In commemoration of the 75th anniversary of D-Day, the Allied invasion of Normandy during World War II, the Veterans History Project (VHP) at the Library of Congress launched an interactive online experience that features unique journeys of veterans who were part of the invasion.
The digital resources include an interactive Story Map, “D-Day Journeys: Personal Geographies of D-Day ,” and a new online feature, “D-Day: 75th Anniversary.”
The Story Map draws from VHP collections, and chronicles the individual journeys of four veterans who took part in the invasion of Normandy on June 6, 1944: Preston Earl Bagent, Robert Harlan Horr, John William Boehne III and Edward Duncan Cameron, according to the LOC release.
The website feature, “D-Day: 75th Anniversary,” explores the stories of 12 veterans from the VHP archive who took part in Operation Overlord, the military campaign which began with the June 6 invasion. In addition to highlighting the stories of those who took part in the first wave of the assault on the Normandy beachheads, the feature also includes those who followed in subsequent days, such as nurses Edna Statman and Ruth Dorsman.
Users can also access the VHP collections of combat medic Charles Norman Shay, a Penobscot Indian who was later captured by the Germans and held as a prisoner of war; John Bonzer, a doctor who treated casualties on Utah Beach; and Herbert DeGenere, a Sailor who kept a meticulous diary.
The website combines text, images and multimedia content in an online application for an immersive user experience that allows map-based discovery through geographic information system technology, referred to as GIS. This Story Map includes archival source materials ranging from ticket stubs to sketches, military orders, diaries, memoirs and photographs that reveal the thoughts and lives of select veterans during this extraordinary time in American history.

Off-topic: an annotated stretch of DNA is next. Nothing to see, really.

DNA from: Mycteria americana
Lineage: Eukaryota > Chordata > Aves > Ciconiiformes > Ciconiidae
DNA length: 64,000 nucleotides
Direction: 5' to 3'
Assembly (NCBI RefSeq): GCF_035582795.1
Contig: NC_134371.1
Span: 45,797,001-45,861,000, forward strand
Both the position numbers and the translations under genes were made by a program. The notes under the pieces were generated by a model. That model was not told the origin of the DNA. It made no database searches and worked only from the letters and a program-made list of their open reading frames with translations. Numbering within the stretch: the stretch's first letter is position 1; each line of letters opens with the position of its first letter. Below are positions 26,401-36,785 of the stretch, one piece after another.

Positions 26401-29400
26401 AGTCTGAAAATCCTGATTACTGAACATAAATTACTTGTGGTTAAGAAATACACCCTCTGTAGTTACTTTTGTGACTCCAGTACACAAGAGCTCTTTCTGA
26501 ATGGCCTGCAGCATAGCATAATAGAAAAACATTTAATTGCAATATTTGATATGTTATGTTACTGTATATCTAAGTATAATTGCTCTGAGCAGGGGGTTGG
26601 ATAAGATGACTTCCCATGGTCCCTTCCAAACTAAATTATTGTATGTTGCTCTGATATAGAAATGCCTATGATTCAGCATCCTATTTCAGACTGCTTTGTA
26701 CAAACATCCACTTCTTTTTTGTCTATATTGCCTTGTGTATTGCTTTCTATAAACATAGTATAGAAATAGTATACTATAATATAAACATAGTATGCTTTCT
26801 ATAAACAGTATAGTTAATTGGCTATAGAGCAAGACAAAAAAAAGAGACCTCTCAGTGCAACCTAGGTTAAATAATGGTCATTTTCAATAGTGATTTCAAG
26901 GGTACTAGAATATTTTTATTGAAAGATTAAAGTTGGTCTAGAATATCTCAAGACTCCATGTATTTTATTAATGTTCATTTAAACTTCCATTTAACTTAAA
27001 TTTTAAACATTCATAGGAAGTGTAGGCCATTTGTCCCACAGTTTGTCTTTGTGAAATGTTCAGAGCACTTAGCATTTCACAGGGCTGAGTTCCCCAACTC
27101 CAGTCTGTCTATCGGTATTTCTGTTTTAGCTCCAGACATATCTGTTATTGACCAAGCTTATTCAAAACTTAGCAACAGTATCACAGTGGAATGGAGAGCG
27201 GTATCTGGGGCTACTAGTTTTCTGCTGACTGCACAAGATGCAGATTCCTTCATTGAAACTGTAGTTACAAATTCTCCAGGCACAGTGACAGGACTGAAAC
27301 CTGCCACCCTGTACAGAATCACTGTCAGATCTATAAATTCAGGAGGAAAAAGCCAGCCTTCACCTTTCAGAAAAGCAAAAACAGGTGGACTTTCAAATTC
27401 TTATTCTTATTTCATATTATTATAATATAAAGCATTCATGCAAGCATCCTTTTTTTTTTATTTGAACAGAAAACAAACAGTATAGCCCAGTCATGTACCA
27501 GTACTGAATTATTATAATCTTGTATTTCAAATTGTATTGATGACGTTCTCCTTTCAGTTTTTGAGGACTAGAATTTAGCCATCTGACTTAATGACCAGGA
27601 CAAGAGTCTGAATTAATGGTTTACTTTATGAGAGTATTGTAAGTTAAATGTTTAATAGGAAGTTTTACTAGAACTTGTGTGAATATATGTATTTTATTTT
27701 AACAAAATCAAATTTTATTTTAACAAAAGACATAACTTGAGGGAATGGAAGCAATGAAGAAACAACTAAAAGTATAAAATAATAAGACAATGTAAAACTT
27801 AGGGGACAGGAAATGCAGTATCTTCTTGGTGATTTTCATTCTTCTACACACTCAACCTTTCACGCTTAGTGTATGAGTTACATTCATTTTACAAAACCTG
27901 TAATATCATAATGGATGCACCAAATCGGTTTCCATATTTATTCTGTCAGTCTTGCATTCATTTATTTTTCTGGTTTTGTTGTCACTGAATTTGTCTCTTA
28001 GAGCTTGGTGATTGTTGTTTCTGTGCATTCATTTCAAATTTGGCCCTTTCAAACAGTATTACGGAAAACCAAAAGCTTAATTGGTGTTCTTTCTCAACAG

To access the Story Map, “D-Day Journeys,” visit click here, and for all 12 of the veterans’ collections featured in “D-Day: 75th Anniversary” go to loc.gov/vets/stories/ex-war-dday75.html.
Congress created the Veterans History Project in 2000 to collect, preserve and make accessible the firsthand remembrances of United States war veterans from WWI through the more recent conflicts in Iraq and Afghanistan, so that future generations may hear directly from veterans and better understand the realities of war. For more information, visit loc.gov/vets or call the toll-free message line at (888) 371-5848. Subscribe to the VHP RSS to receive periodic updates of VHP news. Follow VHP on Facebook @vetshistoryproject.
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Herbert Raymond DeGenere
Beginning in March 1944, Radioman Second Class Herbert DeGenere chronicled his experiences in a small pocket diary. In it, he narrated the buildup to D-Day and what he observed while serving aboard the HMS Capetown, a British ship staffed by both British and American sailors. Anchored about two miles off the Normandy coast, the Capetown acted as “traffic control” for the temporary harbor. In the weeks after the invasion, life aboard the Capetown became increasingly bleak. The crew faced continuous air raids, rough seas, a lack of mail, and shortages of food and drinkable water. As his diary makes clear, the rough conditions elicited DeGenere’s anger toward the Germans, the Navy, and war itself.
War: World War, 1939-1945
Unit: USS Pasadena (CL 65); USS Milwaukee (CL 5); USS Antaeus (AS 21)
Service Location: Newport, Rhode Island; New York; Pennsylvania; Norfolk, Virginia; Pacific; European Theater; England
Rank: Radioman Second Class